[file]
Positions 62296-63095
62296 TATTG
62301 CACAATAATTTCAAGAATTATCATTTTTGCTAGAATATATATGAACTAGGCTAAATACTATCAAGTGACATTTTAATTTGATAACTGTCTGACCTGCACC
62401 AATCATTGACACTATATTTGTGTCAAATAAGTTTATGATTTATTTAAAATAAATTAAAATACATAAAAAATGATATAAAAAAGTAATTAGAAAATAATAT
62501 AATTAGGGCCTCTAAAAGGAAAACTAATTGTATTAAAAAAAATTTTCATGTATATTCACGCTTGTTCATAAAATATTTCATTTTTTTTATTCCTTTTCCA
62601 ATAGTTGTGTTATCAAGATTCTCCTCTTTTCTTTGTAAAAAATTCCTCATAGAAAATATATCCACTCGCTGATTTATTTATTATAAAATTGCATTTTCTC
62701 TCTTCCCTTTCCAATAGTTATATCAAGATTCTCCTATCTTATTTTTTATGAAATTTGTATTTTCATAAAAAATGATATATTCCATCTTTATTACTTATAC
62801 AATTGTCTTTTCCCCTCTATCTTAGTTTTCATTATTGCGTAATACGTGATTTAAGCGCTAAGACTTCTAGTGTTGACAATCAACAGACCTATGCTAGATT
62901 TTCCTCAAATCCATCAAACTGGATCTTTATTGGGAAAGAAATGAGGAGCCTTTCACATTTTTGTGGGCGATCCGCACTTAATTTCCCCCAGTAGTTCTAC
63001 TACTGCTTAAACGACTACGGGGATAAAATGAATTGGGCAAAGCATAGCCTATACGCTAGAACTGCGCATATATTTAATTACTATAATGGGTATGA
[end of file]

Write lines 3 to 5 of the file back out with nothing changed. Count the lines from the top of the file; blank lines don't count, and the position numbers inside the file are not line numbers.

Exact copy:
62301 CACAATAATTTCAAGAATTATCATTTTTGCTAGAATATATATGAACTAGGCTAAATACTATCAAGTGACATTTTAATTTGATAACTGTCTGACCTGCACC
62401 AATCATTGACACTATATTTGTGTCAAATAAGTTTATGATTTATTTAAAATAAATTAAAATACATAAAAAATGATATAAAAAAGTAATTAGAAAATAATAT
62501 AATTAGGGCCTCTAAAAGGAAAACTAATTGTATTAAAAAAAATTTTCATGTATATTCACGCTTGTTCATAAAATATTTCATTTTTTTTATTCCTTTTCCA